So last night we're watching the BBC show on Netflix, The Last Kingdom. We're completely enthralled in the story, and we will grab the novel and search the history behind the story for the historical truths. That's just what we do.
The cats continue their night time ritual: in and out the back door with the screen left partially open. My choice is to put them out and keep the screen door closed. There is a reason why. And tonight that reason became clear.
While we listen to the show, engaged in the conversation of the priest with King Alfred, a shadow dashes under a table and then under the desk followed by Abby, the tabby.
"What was that?" I asked and leaned forward, following Abby's gaze under the desk and over the staircase.
Scott paused the video, jumped up and looked after Abby, who was staring down at the stairs.
I hopped up and stood at the top of the stairs.
A shadow moved slightly.
The laundry room light cast a light into the stairwell.
I could see a small creature, about the size of a kitten, moving slowly, stepping in place in a circle.
"Oh god. I hope it's not a rat," I shivered and my stomach twinged. Not that I've seen a rat around, but I'd heard stories of people up the hill releasing their pet rats into the neighborhood. I shivered again.
I kept my eyes on the creature, and my shoulders relaxed. I could see its long ears.
"It's a bunny!" I exclaimed to Scott.
"Oh geez." He sighed.
He passed me and trudged downstairs. I could hear him stomping around, shaking all the boxes of holiday wrapping and tubs of winter clothes stored in the laundry room. I heard the bedroom door open and close. But no bunny.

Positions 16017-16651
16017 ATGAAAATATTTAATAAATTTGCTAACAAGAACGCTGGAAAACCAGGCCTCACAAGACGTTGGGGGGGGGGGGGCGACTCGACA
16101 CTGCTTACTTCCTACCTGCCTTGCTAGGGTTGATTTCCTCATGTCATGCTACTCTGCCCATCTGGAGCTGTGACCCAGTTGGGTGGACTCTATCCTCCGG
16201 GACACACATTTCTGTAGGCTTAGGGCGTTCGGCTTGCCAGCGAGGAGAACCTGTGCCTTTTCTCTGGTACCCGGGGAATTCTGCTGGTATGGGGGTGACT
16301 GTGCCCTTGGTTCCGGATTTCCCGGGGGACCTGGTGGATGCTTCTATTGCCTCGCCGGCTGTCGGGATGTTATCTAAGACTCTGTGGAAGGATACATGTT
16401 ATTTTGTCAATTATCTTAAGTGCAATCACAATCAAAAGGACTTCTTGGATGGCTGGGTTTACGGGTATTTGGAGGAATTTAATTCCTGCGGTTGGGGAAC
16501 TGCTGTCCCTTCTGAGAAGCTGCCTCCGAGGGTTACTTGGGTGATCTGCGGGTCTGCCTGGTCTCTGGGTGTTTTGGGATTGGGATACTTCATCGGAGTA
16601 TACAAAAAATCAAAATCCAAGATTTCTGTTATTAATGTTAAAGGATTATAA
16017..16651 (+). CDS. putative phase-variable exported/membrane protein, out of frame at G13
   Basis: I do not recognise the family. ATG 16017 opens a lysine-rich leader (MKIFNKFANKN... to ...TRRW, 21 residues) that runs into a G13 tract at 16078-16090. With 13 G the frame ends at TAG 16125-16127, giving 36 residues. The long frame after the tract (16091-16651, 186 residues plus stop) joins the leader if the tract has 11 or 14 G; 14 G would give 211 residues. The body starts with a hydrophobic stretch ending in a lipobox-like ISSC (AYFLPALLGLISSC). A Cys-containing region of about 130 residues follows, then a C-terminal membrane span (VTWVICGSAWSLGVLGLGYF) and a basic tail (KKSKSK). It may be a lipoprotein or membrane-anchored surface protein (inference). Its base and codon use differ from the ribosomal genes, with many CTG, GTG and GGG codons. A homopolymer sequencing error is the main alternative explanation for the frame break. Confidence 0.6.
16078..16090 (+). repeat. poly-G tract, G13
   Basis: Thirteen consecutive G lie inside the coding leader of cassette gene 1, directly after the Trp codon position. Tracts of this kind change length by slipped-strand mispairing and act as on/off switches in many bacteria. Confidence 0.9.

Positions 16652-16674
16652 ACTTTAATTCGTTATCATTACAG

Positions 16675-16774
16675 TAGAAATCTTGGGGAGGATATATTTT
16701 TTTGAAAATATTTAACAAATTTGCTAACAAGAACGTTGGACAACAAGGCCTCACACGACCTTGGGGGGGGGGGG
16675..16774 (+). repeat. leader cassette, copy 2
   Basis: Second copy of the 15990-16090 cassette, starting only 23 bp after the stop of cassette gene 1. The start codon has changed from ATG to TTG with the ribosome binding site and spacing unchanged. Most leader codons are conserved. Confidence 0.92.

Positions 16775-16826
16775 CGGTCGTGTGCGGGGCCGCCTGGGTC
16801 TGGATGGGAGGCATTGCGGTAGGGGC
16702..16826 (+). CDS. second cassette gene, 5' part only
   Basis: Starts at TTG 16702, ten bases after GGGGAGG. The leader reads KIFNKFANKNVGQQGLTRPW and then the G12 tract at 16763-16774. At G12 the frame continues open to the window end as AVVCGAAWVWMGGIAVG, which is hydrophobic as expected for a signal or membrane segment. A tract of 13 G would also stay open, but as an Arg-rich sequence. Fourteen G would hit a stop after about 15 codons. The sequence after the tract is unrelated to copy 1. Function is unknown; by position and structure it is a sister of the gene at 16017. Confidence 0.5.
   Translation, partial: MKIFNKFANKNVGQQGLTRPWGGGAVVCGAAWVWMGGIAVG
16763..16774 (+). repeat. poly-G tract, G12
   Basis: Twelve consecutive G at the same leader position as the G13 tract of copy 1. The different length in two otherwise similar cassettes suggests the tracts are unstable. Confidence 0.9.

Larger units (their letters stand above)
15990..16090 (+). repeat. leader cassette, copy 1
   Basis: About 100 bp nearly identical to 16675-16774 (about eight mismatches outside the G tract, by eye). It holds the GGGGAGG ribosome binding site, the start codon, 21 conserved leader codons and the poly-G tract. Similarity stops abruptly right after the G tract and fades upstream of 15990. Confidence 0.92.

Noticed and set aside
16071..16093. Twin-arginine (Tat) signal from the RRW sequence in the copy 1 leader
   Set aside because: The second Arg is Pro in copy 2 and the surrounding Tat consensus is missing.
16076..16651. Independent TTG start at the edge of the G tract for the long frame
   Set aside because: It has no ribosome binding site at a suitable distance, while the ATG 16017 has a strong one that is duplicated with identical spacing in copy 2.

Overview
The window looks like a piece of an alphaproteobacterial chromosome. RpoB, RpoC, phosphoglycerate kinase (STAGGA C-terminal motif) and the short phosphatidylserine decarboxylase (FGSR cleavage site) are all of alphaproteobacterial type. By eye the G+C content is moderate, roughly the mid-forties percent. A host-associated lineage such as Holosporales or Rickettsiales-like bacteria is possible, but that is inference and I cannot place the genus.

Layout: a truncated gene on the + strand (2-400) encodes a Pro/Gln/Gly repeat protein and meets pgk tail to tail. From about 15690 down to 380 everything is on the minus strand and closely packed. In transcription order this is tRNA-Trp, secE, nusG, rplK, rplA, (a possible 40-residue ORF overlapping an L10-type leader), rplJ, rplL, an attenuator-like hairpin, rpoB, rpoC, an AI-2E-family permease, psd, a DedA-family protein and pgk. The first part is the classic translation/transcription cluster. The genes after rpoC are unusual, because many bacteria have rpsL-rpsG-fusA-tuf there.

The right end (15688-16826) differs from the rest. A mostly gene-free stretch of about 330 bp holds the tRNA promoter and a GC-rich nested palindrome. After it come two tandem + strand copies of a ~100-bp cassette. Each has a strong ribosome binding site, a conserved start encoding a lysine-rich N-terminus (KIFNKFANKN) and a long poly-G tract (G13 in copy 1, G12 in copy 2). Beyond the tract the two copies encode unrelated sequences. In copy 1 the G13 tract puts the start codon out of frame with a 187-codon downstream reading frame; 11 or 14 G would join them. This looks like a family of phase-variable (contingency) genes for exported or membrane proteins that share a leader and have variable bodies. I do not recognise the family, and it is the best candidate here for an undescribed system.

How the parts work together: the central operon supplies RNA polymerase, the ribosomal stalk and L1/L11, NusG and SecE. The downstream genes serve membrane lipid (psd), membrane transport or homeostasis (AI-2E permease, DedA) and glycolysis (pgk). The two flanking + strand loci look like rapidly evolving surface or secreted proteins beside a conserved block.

He ran up the stairs, calling, "Where are those cats -- either one."
He grabbed the first one that walked in through the screen door and walked Abby downstairs. "Ok. Where's the rabbit?"
Abby ran back upstairs and out the screen door, and Scott tried more banging.
I stepped downstairs.
Scott stood, holding a broom. "The poor thing is probably scared to death, and could be hiding anywhere here."
I looked around and nodded.
"I don't think it could get into the bedroom, under the door. It was as big as a kitten," I added.
Scott replied, "They are all fur; they can squish any where."
"Perhaps we could leave a trail of cat food or something up the steps?" I suggested.
"The thing is afraid of our monsters. We're going to have to lock the cats up and leave the back door open. Just not large enough for the deer to join us too."
Together we walked back up, resigned to hoping time and the quiet of the night would allow the poor, frightened bunny enough courage to hop up the stairs and out the door.
Our cats? One sits curled in a wrought iron chair, and the other stretches out on the cool concrete, both cleaning themselves on the back porch, having already forgotten their last hunt.
Later the next day...
I have placed lettuce in the laundry room, little leaves left leading up the stairs. There's been no sound, and the cats have not indicated the presence of another creature in the house. They're napping, of course.
Here's my process:
Which slice? That was easy, since we this adventure occurred Monday night.
I just learned from Kevin Hodgson that TitanPad records your revisions for playback. So, here's my process of writing the first draft, which I revised slightly and edited for the Slice above:
I hope you see that I attempt to write in active voice and use dialogue to bring the reader into the scene. I'm not a great writer, but I am trying to show, not just tell.
What's your process and slide for the week?